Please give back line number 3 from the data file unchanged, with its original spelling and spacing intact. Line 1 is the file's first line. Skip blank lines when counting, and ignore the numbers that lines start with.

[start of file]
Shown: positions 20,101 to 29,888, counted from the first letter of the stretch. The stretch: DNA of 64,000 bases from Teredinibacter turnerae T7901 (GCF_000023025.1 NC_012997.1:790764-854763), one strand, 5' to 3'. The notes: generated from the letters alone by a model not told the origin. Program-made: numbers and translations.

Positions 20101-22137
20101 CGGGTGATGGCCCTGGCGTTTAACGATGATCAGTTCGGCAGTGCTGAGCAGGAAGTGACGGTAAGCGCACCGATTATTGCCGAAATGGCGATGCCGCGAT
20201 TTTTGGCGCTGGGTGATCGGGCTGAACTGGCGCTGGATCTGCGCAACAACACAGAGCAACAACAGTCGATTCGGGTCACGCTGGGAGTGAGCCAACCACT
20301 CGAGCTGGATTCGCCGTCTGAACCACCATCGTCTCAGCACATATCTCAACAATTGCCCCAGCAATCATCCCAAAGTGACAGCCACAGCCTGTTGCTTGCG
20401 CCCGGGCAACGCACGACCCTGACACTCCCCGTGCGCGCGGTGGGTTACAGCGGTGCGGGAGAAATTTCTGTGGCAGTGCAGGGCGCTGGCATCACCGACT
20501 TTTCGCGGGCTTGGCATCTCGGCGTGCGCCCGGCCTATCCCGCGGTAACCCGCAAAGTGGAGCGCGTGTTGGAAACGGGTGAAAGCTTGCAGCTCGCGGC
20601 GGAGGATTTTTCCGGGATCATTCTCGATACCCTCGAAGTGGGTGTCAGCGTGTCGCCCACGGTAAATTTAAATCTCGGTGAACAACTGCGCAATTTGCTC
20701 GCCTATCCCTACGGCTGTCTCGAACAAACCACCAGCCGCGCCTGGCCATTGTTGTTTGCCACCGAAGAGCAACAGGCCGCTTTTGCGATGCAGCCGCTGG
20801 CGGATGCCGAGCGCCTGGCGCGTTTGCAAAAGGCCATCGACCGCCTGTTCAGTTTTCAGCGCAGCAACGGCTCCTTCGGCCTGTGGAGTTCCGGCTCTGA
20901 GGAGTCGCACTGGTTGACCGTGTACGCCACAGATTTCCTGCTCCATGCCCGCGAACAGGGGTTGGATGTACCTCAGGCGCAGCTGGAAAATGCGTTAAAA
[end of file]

20101 CGGGTGATGGCCCTGGCGTTTAACGATGATCAGTTCGGCAGTGCTGAGCAGGAAGTGACGGTAAGCGCACCGATTATTGCCGAAATGGCGATGCCGCGAT